5) DO be sure to drink plenty of water, but make sure it is bottled. We even used bottled water (agua en botella) to brush our teeth. It is important to stay hydrated, but you don’t want Montezuma’s revenge to make an appearance and ruin your tropical vacation!
1) DON’T pay through the nose for “Cuban” cigars. Due to the Cuban trade embargo put in place by President John F. Kennedy in 1962, it is illegal for Americans to purchase or possess Cuban cigars. This is not restricted to just within our borders…it is illegal for Americans to purchase Cuban cigars ANYWHERE, including Mexico. But let’s be honest. We do it. And there are no Mexican officials who are going to stop tourists from spending American dollars on Cuban cigars. So there are essentially no repercussions. However, it is because Americans are so obsessed with getting our hands on these taboo cigars, that Mexicans have learned ways to pass off Dominican and Nicaraguan cigars as Cuban. There are a lot of fakes out there and a lot of Americans who will unknowingly pay top dollar for them. So unless you are a cigar aficionado who really knows his tobacco, I suggest buying more affordable cigars. La Casa del Habano carries a very nice selection and is rumored to have some legit Cubans amongst their collection (Riviera Maya locations in both Playa del Carmen and Cozumel). Or just stroll down Avenida Quinta in Playa del Carmen, there are several cigar shops including many that roll their own on site. Cubans or not (some will still say they are), my husband and I found a lot of good cigars that we could enjoy WHILE IN MEXICO…which brings us to….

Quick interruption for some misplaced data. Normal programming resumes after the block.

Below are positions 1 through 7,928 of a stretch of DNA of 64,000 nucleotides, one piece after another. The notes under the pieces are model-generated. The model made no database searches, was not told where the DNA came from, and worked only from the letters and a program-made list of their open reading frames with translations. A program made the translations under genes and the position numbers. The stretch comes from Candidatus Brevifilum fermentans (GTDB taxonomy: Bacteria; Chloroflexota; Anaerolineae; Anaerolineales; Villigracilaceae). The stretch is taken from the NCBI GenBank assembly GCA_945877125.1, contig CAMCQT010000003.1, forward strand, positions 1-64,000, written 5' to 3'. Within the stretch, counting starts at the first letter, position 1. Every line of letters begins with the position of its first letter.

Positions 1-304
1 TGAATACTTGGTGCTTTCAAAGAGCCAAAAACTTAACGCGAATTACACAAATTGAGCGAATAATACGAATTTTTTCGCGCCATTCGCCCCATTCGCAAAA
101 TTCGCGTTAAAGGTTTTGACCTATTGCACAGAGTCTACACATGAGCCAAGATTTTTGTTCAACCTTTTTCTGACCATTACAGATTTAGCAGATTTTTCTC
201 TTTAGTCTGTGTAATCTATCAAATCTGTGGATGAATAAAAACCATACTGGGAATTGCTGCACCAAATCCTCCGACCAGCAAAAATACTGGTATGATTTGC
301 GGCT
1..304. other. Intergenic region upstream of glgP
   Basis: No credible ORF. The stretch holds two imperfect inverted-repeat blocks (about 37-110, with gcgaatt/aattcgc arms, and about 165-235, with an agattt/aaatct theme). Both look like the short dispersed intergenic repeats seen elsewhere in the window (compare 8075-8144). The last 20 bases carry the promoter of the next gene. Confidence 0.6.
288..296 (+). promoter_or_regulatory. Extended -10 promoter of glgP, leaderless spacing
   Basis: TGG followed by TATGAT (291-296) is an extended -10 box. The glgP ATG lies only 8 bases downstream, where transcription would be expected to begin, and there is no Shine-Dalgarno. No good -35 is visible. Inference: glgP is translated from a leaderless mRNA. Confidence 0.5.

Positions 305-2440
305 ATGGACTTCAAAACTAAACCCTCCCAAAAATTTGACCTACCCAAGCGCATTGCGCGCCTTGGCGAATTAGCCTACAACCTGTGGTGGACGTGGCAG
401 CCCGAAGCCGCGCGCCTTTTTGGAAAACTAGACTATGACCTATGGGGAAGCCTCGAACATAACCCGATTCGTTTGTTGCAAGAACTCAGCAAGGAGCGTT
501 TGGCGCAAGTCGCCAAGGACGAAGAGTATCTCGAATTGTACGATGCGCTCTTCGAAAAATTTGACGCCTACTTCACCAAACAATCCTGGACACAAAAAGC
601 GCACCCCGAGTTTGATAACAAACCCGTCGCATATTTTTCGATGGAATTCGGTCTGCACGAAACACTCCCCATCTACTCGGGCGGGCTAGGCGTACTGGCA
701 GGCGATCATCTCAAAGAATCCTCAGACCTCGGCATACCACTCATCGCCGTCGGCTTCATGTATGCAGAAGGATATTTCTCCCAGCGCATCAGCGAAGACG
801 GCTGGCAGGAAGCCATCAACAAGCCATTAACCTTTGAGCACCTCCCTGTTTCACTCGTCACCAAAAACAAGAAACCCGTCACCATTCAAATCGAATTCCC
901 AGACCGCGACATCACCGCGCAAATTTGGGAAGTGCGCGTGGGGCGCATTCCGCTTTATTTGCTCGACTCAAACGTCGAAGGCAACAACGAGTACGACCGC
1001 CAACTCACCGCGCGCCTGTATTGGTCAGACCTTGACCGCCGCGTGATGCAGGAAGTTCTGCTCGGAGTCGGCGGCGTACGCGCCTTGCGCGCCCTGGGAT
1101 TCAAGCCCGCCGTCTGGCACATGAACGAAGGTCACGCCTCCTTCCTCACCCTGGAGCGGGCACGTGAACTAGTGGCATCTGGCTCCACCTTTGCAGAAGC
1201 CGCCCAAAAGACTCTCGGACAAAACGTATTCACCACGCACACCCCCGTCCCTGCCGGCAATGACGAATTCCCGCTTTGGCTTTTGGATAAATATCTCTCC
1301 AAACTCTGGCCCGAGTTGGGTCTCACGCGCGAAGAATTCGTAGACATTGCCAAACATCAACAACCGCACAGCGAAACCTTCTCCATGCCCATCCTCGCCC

2) DON’T try to sneak Cuban cigars back over the border. Some people do it, and some people probably succeed. I just wouldn’t want to do anything that might put me in a Mexican jail…or an American one, for that matter. If you want to bring home a taste of Mexico, try some tequila. It’s legal and you can get some fantastic deals on upper shelf tequila. I recommend Don Julio Anejo, it costs about $30 in Mexico compared to $60+ in the U.S. (depending on the liquor laws and taxes in your respective state…we live in Washington State where we are taxed through the nose on alcohol, so this was a great deal for us).
3) DON’T bring your valuables from home. A Mexican vacation is not the time or the place to showcase all your finest jewelry or electronic toys (IPads, mp3 players, etc.). Petty theft is a huge problem in Mexico, and although the Riviera Maya has the reputation of being one of the safest areas in the country, you don’t want to be the exception to that rule. So if it means the world to you, leave it at home.
4) DON’T go anywhere alone at night, especially down dark alleyways or off the beaten path. This should just be a code to live by.
5) DON’T touch the iguanas. The Riviera Maya is surrounded by jungle and iguana sightings occur about every 100 feet. But while these reptiles are certainly interesting and often make perfectly good pets at home, these jungle creatures are wild. They can carry disease, parasites, and in some cases even salmonella, so it’s best not to touch them. However, DO feel free to take lots of pictures!
Just follow these safety tips and the Riviera Maya can be the perfect location for a tropical vacation. Happy Traveling!